Wednesday, July 27, 2011

Process Wednesday: breaking up emulsions

From an older post by Kilomentor, a discussion of emulsions:
If one examines closely a portion of the emulsion, one can sometimes get a useful clue to the action that will work. Sometimes the more vigorous stirring in the plant setting has suspended small gas bubbles in the droplets of one phase causing them to float rather than settle. These gas droplets can also be associated with some sediment that is suspended therein as well. Application of vacuum to a gently stirred mixture of the emulsion and separated phases can cause these bubbles to break followed by a separation of the phases. This attempt is particularly easy to try in the lab on a 500 ml sample of emulsion from the plant. Just place the filled flask on the rotovap; rotate gently and apply a water aspirator vacuum. Gentle warming is also easy to try out in this configuration. A note of caution should be registered here. You may see a clearing of the emulsion and there is a temptation to take the clarified two-phase mixture and for added safety filter it under vacuum through a pad of Celite. This filtration can undo all the good you have done. Sucking the last of the solvent through the Celite can put gas right back into the phases! 
The technique of putting a slight bit of vacuum and/gentle stirring and warming on an emulsion can be really helpful. But here's something that Kilomentor mentions that's really key for the beginner -- trying it on a sample. 

I don't know what it is about a chemist, but there's a real temptation to try things on full scale first. No matter how big the emulsion is (500 mL, 2 L, 40 L), there's always a temptation to experiment on the actual situation instead of pulling a little off and proving it on a small scale first. (And it's not like I've not been there myself...)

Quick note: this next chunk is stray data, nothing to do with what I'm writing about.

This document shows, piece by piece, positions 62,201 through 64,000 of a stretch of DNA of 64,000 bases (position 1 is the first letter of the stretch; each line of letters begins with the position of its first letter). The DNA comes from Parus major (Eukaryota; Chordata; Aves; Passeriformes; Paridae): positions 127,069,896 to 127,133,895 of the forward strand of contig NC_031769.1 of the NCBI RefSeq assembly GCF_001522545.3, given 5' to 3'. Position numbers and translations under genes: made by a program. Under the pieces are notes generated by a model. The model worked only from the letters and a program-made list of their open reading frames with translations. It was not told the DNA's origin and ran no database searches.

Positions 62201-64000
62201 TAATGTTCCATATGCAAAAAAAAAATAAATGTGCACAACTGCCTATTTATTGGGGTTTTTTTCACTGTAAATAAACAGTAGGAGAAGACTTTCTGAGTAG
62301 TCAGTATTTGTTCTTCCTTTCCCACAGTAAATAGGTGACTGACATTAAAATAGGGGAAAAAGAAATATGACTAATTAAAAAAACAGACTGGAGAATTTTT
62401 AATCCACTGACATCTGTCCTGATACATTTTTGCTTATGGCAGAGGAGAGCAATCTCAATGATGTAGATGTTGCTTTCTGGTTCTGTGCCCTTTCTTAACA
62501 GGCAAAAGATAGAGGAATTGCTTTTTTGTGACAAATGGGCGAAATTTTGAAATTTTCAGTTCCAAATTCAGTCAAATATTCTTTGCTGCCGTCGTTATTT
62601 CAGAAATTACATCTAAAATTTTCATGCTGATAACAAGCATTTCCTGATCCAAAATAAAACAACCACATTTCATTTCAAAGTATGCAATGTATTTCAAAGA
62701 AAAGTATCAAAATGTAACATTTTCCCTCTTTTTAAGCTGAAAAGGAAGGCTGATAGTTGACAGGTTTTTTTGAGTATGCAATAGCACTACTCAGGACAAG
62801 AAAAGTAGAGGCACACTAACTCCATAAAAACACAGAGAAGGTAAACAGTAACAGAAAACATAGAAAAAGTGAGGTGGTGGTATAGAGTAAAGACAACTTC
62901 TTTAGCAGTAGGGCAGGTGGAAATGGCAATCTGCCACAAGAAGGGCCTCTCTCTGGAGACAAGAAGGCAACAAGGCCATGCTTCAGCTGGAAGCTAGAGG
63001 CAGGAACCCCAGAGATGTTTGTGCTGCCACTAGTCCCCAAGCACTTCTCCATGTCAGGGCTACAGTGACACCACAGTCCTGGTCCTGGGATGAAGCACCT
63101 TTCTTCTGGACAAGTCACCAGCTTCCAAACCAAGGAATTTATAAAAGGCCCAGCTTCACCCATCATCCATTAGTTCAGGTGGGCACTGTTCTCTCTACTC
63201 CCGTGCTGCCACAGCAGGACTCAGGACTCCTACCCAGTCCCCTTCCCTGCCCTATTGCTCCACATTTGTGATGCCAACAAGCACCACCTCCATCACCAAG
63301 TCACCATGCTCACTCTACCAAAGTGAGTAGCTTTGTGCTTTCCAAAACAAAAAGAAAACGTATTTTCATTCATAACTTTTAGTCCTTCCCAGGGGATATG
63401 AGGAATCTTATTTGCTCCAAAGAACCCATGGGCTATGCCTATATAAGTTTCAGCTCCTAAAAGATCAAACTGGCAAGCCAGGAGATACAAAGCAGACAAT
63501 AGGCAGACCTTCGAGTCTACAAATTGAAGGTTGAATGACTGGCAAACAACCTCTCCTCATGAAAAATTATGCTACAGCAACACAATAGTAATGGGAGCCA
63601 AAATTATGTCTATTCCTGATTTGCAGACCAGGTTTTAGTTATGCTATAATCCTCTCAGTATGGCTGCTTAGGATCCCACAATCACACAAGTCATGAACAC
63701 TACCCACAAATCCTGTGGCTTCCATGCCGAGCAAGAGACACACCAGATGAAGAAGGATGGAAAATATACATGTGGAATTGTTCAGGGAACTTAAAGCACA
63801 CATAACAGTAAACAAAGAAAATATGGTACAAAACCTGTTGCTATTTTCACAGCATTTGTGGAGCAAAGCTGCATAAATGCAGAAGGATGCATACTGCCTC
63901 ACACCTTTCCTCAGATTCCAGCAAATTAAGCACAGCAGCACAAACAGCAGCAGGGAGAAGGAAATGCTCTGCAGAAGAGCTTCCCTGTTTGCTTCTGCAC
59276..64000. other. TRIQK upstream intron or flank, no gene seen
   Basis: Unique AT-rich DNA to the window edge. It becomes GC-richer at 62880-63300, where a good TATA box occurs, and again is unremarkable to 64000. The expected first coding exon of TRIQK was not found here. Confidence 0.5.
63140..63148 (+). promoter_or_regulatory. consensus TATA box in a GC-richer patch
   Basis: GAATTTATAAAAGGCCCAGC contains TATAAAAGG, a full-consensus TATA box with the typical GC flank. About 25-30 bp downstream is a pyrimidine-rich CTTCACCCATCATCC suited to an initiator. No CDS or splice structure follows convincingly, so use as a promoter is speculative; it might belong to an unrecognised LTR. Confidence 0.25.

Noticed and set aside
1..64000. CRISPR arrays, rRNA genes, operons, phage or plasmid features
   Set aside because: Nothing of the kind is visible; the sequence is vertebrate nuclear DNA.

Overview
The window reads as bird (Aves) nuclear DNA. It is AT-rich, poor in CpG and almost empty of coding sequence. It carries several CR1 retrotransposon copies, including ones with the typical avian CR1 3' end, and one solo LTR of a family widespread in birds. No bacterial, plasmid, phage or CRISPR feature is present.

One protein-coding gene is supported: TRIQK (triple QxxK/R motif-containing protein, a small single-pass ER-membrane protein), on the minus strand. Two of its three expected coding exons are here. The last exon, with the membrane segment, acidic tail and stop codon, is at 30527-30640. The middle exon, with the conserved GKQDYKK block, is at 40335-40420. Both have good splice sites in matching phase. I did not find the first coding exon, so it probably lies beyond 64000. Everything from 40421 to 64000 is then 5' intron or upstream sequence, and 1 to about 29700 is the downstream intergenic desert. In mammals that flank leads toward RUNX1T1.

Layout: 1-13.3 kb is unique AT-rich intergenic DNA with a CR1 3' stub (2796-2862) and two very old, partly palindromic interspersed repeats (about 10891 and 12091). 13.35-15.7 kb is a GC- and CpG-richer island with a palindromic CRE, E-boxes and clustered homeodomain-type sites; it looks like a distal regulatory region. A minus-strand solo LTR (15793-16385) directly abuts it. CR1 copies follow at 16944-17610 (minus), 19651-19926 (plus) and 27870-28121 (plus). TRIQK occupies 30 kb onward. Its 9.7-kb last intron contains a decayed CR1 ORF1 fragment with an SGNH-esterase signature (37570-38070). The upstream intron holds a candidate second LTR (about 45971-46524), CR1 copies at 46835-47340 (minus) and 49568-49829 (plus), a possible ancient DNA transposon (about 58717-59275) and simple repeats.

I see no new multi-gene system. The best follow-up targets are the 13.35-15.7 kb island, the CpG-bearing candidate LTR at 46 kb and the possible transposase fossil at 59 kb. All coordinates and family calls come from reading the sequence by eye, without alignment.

1. @CJ - But it's 5:00PM, I'm ready for dinner, and I'll just try this one thing on my 25-L reactor...

    And how many times has THAT worked out in a positive way? :)

  2. This points to a case where the customary scales in school can be good experience for process problem solving (sort of inverse training). Don't have to be skimpy as typical "samples" from a plant are 100-1000 mL which provides material to explore multiple options in small amounts, akin to familiar lab scales, and then still run a demo of the chosen route at reasonable level (which likewise can be similar to larger runs done in school) before attempt to move back to the plant.

    See Arr Oh- indeed does seem Murphy's law always get enforced at the most inconvenient moments.

  3. what works even better on small scale is filtering the emulsion through a sintered glass Buchner under vacuum. It degasses the filtrates and it also removes fine particulates that often form interphase and stabilise emulsions

  4. @ milkshake
    Do you filter it straight through or you also use celite pad before you filter. I did POCl3 reaction yesterday and ended up with lot of emulsion and fine particulates. Suggestions are welcome on that sucker reaction as I had to scale up since it worked. If you neutralize the same reaction with ammonia it exasperates the problem.

  5. 1. problems usually get exacerbated - its the chemists who get exasperated. 2. I am not a big fan of Celite but you are encouraged to try it. 3. You may want to evaporate as much POCl3 as possible before the quench, and after the quench to make the reaction mildly acidic again - it helps to break the emulsions.


looks like Blogger doesn't work with anonymous comments from Chrome browsers at the moment - works in Microsoft Edge, or from Chrome with a Blogger account - sorry! CJ 3/21/20